Agile Marketing

Agile comes from Latin and stands for "active, mobile". Agile marketing can therefore be translated as fast or active marketing. The idea behind agile marketing are measures that do not require a lot of preparation, but can be implemented within a short time-frame.

General information[edit]

Based on agile project management, agile marketing is based on dividing processes into small steps and goals in order to be able to react quickly to changing requirements. It is therefore not a question of first subjecting marketing in an area to an overall plan, the implementation of which is then worked towards. But to formulate new goals time and again, which are oriented to the (changed) basic conditions.

Often agile marketing is used in social media, because short-term ideas are easily convertible there. Another advantage of agile marketing is the clear cost structure, which is significantly lower than with long-term, large marketing concepts. The core of the method is the question of what the customer wants, where his needs lie and how to react to them as quickly as possible.

The idea behind agile marketing[edit]

Since there are similar challenges in project management as in marketing, agile working can be used in both areas. Project management is determined by extensive specifications and specifications, and marketing is determined by comprehensive advertising strategies. This leads to different problems, and the agile approach helps with both:

  • The preparation time for classical marketing is very long, and what needs to be taken into account must also be determined at the beginning of a campaign. In this way, developments and changes that interfere with events cannot be included in a dignified manner.
  • During development, different factors and specifications are often interpreted differently from what was meant. This quickly leads to misunderstandings and different interpretations of what is actually meant in interdisciplinary work.
  • From the beginning of the campaign or specifications to the end of development, new features, technologies and requirements come into play in today's fast-moving world that have not yet been taken into account. However, if the strategy is irreversibly determined right at the beginning of a project, such changes cannot be taken into account and a quick reaction - as presented in the examples described below - is virtually impossible.

In the worst case scenario, these aspects can lead to a product or campaign being realized too late, to technology being used that has become obsolete or to customer requirements that have been reformulated in the meantime no longer playing a role. This can lead to considerable disadvantages with competitive products. Agile Marketing wants to eliminate these problem areas. Two examples will demonstrate how this can be done.

Two examples of successful agile marketing[edit]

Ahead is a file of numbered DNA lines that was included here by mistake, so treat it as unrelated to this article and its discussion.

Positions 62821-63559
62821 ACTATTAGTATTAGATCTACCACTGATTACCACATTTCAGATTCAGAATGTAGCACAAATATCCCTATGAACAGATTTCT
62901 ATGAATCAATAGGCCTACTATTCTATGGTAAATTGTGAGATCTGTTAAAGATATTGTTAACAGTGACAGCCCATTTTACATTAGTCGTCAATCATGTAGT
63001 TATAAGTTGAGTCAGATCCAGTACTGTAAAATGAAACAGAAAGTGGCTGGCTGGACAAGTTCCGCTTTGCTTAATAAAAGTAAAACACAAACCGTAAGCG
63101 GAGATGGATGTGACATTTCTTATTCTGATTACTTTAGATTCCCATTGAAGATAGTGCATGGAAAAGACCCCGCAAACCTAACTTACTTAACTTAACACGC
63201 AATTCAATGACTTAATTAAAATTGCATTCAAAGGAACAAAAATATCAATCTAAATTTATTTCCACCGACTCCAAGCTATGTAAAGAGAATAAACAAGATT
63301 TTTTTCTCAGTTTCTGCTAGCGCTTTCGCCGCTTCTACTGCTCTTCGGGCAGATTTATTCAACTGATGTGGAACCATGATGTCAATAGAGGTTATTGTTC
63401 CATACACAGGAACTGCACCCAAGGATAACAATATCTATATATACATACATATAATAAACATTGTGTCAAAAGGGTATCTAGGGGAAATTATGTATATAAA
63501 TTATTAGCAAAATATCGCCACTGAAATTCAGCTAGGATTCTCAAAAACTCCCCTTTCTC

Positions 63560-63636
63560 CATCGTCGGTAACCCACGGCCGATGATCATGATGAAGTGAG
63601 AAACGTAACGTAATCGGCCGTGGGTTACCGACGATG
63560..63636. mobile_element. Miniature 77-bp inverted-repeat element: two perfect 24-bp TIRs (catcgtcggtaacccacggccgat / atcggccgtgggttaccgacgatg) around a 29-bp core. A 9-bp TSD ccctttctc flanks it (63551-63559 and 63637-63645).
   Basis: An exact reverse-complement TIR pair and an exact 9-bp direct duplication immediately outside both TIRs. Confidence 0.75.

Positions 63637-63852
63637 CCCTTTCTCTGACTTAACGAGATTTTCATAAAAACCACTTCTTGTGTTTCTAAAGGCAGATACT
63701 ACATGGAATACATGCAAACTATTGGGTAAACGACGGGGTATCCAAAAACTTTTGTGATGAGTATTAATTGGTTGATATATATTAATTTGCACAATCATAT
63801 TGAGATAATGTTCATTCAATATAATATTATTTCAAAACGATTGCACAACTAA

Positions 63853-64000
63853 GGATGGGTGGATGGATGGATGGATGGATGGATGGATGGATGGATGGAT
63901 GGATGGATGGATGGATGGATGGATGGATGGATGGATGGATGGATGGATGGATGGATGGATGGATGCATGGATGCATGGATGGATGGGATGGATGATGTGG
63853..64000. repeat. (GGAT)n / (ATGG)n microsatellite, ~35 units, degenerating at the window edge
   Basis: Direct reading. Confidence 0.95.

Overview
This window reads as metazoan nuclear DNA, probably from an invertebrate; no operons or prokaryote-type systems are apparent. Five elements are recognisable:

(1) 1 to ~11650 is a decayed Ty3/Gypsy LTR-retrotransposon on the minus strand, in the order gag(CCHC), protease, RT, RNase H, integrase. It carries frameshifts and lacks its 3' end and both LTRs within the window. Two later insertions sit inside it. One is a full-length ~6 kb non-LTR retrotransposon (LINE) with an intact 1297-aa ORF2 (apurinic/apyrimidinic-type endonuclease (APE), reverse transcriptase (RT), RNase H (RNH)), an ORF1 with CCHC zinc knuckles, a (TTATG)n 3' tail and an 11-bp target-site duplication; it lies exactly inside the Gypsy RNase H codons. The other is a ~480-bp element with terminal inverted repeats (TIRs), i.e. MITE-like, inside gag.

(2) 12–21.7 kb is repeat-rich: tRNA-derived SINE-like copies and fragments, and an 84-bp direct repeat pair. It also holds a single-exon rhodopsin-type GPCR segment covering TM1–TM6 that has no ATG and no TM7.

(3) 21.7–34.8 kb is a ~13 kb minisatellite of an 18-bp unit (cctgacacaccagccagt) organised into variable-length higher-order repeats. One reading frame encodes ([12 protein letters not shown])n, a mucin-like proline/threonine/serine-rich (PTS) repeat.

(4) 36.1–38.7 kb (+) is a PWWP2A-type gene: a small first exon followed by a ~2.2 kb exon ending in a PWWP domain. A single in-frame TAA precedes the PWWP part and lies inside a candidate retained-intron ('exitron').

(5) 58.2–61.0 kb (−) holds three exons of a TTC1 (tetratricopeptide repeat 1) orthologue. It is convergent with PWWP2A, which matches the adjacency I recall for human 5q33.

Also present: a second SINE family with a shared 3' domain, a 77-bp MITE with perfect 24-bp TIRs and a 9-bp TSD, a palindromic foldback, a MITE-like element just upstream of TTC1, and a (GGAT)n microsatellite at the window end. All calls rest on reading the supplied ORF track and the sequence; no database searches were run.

Perhaps the best-known example of successful agile marketing is that of the biscuit manufacturer "Oreo". When the Super Bowl 2013 suddenly lost power, the company reacted promptly. Responding to the unexpected darkness, "Oreo" posted the sentence "You Can Still Dunk In The Dark" on Twitter,: You can also dip your cookies in the dark. The reactions in the social media were overwhelming and in the majority positive, the agile marketing went thus on.

Another example is an campaign by Neckermann. The basis was the mail of a user who offered Neckermann a bet in 2015. She wanted to win a sponsored holiday trip from Neckermann and suggested to start a competition for the most likes. If her mail received more likes than Neckermann's site, the trip would have to be paid for. The company did not react cautiously or even ignore the user, but accepted the bet without further ado. It even shared it on the Neckermann pinboard. The media response was enormous, after five hours the post had already 15,000 likes, after 14 hours it was 133,000 likes. The result was, on the one hand, an impressive increase in reach and, on the other hand, the development of a positive image through increasing sympathy values at Neckermann.

In both cases it becomes clear what is important in agile marketing: a spontaneous reaction to appropriate situations that does not follow a well thought-out strategy but takes the acute situation into account.

Importance for online marketing[edit]

Agile marketing already plays an increasing important role in advertising. Firstly, people are tired of advertising and no longer want to be presented with products that they do not directly need. Therefore, the willingness to interact on the part of the company is required. And secondly, advertising strategies such as banner advertising are increasingly on the point of simply being ignored, so the claim of advertisers to reach their target group(s) is fizzling out more and more often.

Agile marketing is therefore an instrument of the future to make advertising more effective. But this presupposes that companies turn their backs on conservative thinking. The example of "Oreo" described above was implemented within a time window of only eight minutes. This was only possible because the entire marketing team was able to develop a feeling for what users want. Skills such as target group knowledge through listening, precise monitoring and professionally oriented community management in social media are therefore the basic prerequisites for successfully implementing agile marketing.